It was uncertainty and a desire for stability that led Colorado to leave the Big 12 for the Pac-12 13 years ago. Those are the same factors that have led the Buffs back.
The Colorado Buffaloes are headed back to the Big 12 Conference after departing after the 2010 season for what they imagined would be more money and more stability.
It’s strange how things work out. The Buffs are now coming back to the league it helped found in 1996, and back to the teams that they played with in the Big 8.
Why? Because the Pac-12 is now the train wreck the Big 12 was back in 2010 when four members announced their departures to three different conferences.
Who would have thought that even a few years ago?
Colorado’s departure is in its best interests. But it also underscores the contrast between how the Big 12 and the Pac-12 dealt with similar circumstances in the past two years.
The Big 12 has been on borrowed time twice. The first was back when Colorado, Missouri, Nebraska, and Texas A&M left. The league, frankly, had to work hard to stay together. Texas and Oklahoma were getting overtures from the Pac-12 — and not for the first time, either (you’ll need a Southwest Conference history lesson for that one).
The second time was two years ago when OU and UT announced their departure to the SEC. This time? The league expanded by four teams and managed to put together a media deal that actually outstripped what the Big 12 is getting now by $3 million per team.
A year after OU and UT announced their departure, USC and UCLA announced theirs from the Pac-12 for the Big Ten.
Parallel situations. Both leagues lose marquee schools. But the Pac-12 actually had an advantage here — the Big 12 left them a template.
Expand. Media Deal. Grant of Rights. Done.
Only, Pac-12 commissioner George Kliavkoff wanted to get a media deal done first and then expand. To date, the only thing Kliavkoff actually has the remaining schools agreed to is the grant of rights, which is useless without a media deal to go with it.
It’s a strategic blunder the entire league may end up regretting. I can only imagine it was greed that made them want to get that done before sharing money with expansion members.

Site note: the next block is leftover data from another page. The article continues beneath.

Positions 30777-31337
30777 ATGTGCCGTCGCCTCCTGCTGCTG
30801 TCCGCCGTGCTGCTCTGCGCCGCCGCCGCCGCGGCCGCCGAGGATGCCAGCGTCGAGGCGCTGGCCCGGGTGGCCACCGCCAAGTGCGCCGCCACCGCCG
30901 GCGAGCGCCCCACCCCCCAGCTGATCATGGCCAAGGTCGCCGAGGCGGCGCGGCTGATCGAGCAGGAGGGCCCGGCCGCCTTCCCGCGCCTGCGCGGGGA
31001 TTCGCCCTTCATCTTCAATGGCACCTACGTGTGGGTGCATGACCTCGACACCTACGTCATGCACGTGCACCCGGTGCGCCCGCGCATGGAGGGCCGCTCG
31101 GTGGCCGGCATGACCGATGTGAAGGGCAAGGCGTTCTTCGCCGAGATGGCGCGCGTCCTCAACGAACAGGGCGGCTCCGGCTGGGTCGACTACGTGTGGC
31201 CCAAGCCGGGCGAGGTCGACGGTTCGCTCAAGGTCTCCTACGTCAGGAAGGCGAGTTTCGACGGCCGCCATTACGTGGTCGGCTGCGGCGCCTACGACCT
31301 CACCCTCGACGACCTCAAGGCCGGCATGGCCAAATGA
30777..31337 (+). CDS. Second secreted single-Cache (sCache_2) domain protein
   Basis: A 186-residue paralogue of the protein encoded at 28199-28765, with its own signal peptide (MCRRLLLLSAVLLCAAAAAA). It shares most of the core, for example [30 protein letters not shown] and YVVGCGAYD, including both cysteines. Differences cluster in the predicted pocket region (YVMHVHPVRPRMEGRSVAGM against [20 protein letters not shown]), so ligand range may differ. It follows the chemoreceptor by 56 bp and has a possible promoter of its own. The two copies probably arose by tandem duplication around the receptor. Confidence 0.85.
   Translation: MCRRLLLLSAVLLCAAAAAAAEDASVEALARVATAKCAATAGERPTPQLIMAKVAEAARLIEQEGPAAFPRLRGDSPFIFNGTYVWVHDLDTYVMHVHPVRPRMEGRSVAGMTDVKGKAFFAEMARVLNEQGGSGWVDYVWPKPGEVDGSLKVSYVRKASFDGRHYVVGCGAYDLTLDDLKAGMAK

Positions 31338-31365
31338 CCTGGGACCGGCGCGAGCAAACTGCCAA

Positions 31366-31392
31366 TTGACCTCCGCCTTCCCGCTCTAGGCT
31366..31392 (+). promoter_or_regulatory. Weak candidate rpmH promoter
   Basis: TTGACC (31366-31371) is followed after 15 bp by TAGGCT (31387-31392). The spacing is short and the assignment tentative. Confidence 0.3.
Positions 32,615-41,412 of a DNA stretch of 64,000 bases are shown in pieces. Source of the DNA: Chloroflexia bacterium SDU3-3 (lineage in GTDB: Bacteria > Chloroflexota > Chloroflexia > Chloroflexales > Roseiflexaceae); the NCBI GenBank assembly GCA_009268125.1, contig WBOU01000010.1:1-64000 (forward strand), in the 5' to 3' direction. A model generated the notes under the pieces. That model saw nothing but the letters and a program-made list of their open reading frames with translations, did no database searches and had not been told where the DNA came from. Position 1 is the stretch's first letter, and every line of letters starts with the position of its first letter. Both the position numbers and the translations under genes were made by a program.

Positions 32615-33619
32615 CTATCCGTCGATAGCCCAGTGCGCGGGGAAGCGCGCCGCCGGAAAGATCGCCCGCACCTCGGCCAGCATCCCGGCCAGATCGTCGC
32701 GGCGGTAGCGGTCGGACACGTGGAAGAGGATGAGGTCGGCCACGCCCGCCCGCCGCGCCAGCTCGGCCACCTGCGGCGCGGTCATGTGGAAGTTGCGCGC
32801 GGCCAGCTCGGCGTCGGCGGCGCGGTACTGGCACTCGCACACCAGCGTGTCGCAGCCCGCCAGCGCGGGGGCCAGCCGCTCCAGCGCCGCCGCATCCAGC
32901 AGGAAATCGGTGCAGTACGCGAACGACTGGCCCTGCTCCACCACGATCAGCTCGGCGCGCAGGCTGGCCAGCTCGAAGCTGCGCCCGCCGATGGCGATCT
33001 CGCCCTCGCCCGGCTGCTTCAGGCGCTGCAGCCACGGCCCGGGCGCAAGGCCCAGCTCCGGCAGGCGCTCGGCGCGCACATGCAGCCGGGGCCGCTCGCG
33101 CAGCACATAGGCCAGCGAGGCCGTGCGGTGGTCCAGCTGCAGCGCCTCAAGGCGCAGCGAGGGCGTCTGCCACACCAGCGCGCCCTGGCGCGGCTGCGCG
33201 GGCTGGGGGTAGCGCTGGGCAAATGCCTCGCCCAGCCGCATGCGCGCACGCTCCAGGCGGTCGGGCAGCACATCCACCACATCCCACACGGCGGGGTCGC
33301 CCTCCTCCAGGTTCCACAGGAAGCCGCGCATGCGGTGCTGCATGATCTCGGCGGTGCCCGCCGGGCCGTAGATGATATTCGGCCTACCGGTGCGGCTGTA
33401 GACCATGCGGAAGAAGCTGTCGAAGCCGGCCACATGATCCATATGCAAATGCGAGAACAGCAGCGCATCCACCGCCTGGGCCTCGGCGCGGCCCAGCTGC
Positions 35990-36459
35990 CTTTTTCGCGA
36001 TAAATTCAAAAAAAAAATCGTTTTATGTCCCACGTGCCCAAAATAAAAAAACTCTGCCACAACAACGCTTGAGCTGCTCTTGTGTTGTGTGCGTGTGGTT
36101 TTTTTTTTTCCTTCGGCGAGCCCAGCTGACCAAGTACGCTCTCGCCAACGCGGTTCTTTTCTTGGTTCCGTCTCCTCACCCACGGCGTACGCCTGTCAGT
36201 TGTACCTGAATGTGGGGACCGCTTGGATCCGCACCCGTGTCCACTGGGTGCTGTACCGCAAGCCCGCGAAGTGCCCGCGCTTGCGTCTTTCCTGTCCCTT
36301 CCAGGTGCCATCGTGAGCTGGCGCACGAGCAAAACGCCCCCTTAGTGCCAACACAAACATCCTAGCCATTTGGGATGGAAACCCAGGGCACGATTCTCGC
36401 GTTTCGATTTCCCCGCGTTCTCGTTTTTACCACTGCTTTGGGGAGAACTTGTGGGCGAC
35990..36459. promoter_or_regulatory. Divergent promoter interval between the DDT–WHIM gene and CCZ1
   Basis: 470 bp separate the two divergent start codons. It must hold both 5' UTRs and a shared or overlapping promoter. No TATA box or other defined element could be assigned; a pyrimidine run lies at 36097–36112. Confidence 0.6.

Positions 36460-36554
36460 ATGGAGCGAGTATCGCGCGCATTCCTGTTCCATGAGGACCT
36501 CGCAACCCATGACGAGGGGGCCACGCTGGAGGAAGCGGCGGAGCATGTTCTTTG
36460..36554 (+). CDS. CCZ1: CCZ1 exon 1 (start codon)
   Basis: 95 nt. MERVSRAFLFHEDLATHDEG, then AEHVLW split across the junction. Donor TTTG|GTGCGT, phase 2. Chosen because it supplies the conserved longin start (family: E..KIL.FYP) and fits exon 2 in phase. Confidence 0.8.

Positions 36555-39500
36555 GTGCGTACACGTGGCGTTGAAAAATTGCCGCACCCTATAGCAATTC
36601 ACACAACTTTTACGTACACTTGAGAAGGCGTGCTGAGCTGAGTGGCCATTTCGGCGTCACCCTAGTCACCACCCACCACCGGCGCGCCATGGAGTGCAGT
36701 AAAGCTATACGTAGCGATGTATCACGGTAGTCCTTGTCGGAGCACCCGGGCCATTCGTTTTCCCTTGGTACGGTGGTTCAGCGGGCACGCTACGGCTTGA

This isn’t all on Kliavkoff, either. While he’s proven incapable of getting a media deal done, nothing gets approved in any conference without the OK of its presidents. So they had to have given the green light to not only the cadence of his approach but also dragging their feet on expansion.
Remember last week when San Diego State player Mark Redman told the media that they had been told for months they were going to the Pac-12? He has no reason to lie. An athletic department official might just to save face. But not a player.
The Pac-12 was wholly unprepared for USC and UCLA leaving. I mean, sure, so was the Big 12 with UT and OU. But, the league’s ‘Hateful Eight’ had experience with departures and went through the stages of grief fast. I firmly believe that the Pac-12’s inexperience with this, combined with hiring a commissioner with no experience in athletics and a group of Pac-12 presidents who really didn’t understand the changing shifts in college athletics combined to put the league where it is now.
Let’s be clear. Colorado won’t be the only school to leave now. That horse is out of the barn. Colorado is going to get a full share of Big 12 money — $31.7 million. Right now, that’s $31.7 million more than it was going to get next year since the Pac-12 has no deal. It’s also $31.7 million more than any other Pac-12 school will make off media rights for 2024-25 for reasons that are obvious.
But don’t blame the Big 12 for this.
That narrative is mostly a Twitter narrative, though Kliavkoff says he has records of every Big 12 contact with a Pac-12 team. Funnily, when someone did an FOIA request for them the Pac-12 office said it didn’t have any.
Did the Big 12 have conversations with Pac-12 teams? Of course, they did. That’s what happens in these situations. That’s not unusual nor is it dishonest. These conversations happen behind closed doors. UT and OU kept their talks secret for six months. So did USC and UCLA.
The Big 12, as Baylor athletic director Mack Rhoades and Iowa State athletic director Jamie Pollard have both said, has prepared in case opportunities came the league’s way.
This is a conference that has been through this twice. They know the pain of losing teams. I don’t believe they were plotting to kill the Pac-12, which for most of the Big 12’s lifetime has been the stronger conference.
Well, not anymore. Not after this.
Colorado’s departure is a sign of the Pac-12’s decline. The league has no one to blame but itself for losing the Buffs.
It’s also a cautionary tale to the newly-fortified Big 12. Life comes at you fast.
The Pac-12’s hiring of former commissioner Larry Scott was a disaster for the league. It appears the hiring of Kliavkoff was no better. A disjointed group of presidents (some of which are angling to get into the Big Ten at some point) made it impossible to get anything done.
It took 13 years for the Buffs to come back to a Big 12 that is in much better shape than when it left.
But, Big 12 be warned — strength and stability requires daily maintenance, constant vigilance, cohesive leadership and consistently making the right decisions.
Just ask Colorado what happens when those things don’t happen.
You can find Matthew Postins on Twitter @PostinsPostcard.